Did you see the House Minority leader John Boehner's sometimes hysterical rant on the House floor before the vote on the health-care reform bill? When I put on the Anger-Vision glasses I got out of the cereal box this morning, I could see Boehner's eyes flaring a bright red, fire singing his well-coifed hair, smoke coming off the top of his head, lightning bolts emanating from his ears, and flames shooting from his mouth and nose. I half expected to see his head do a 360-degree swivel a la the Exorcist. I can understand his panic. Republicans were about to experience their worst legislative defeat in half a century. My question is whether he was engaging in an Oscar-level theatrics to appease his base or did he really believe what he was saying.
Look, I understand that the health-care reform bill is controversial, even among Democrats; it is not a perfect piece of legislation. The use of reconciliation to get the bill passed isn't exactly going to encourage cross-party lunch dates (though, given its history, it was the height of hypocrisy for the Republicans to vilify its use). And I actually love vigorous debate between people of opposing views because positions can be clarified, new perspectives can be learned, and consensus can be reached. But for this debate process to work, it must be respectful, focused on the issues, and grounded in the facts.
But not only did Boehner cross the line, he smashed it with a sledgehammer. Boehner's theatrics put on display the very worst of what politics has become. He started out so calm and thoughtful seemingly on the high road. But it turned ugly quickly with his "Hell No!" declarations, misinformation, party attacks, expressing opinions as fact, and predictions of Armageddon. To be fair, were there Democrats who got on their high horses attempting to get into the Oscar race as well? Sure, passions were as hot as magma on the floor of the House before the vote.
Regardless, Boehner knows that his days as the Minority Leader are numbered. He was the point man (along with Senator Mitch McConnell) for stopping this legislation and he failed. His name will be inextricably linked to the greatest Republican Congressional defeat since the enactment of Medicare. The Republicans have to blame somebody and, because honest self-reflection doesn't seem to be in their DNA, Boehner will likely be forced to fall on his sword for the sake of the team.
There's already talk about repeal, but that will never happen even if the GOP wins big in November. Can anyone in good conscience ever again allow insurance companies to deny people coverage or cancel their policies or raise rates far above inflation? Ain't gonna happen! And, of course, President Obama would never sign such a bill.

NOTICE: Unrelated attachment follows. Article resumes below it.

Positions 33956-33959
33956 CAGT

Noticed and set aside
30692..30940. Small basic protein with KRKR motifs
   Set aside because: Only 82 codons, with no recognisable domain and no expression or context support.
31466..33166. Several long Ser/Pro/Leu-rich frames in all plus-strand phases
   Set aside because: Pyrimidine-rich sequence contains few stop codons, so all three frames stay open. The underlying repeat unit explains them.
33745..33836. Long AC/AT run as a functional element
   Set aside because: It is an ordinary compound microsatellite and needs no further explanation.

I know what many conservatives will say to give this legislation a positive spin. The setback will actually be to their advantage by mobilizing their base for the midterm elections in November. Sure, those who reside in Palinland of the Grand Old Party are mad as hell, as evidenced by their offensive racial and sexual epithets hurled at Democratic Congressmen and their Pinocchio-like distortions of the bill's impact on America. At the same time, bases don't win elections, but they sure can lose them. The vitriol expressed by the fringe is only going to alienate those center-right Republicans who find those on the far right to be, well, too far to the right. And it is those centrist Republicans (and Democrats) who decide elections.
Here's my prediction. Now that the legislation has passed (and assuming it passes in the Senate), the Republicans will be demoralized. Just like after Obama's victory, there will be finger pointing and, as I noted above, sacrifices will have to be made to the all-mighty gods of the Right. But the GOP will once again not learn from its mistakes and continue its slide to the right simply because the base, however small and misinformed they are, is the most vocal and they're the ones who get those in Congress through the primaries.
In the mean time, President Obama and the Democrats will regain control of the political narrative and use it as a cudgel against the Republicans over the months leading up to the midterm elections. They will be able to reshape perceptions of the bill to their advantage and Americans will come to embrace it for the positive change that it is.
The Dems may not be able to prevent the traditional midterm loss of seats in Congress, but it will be far fewer than many predict. Why? Because, at the very least, the Democrats have actually been trying to do things to help the American people (not that they are doing a bang-up job of it) and, however flawed the Dems are, they continue to be the party of Hope in America. The Republicans, in contrast, are 0-for-decades in the new-idea department, traffic mostly in fear mongering, and continue to solidify their image as the party of Rope-a-Dope Nope.
Follow Dr. Jim Taylor on Twitter: www.twitter.com/DrJimTaylor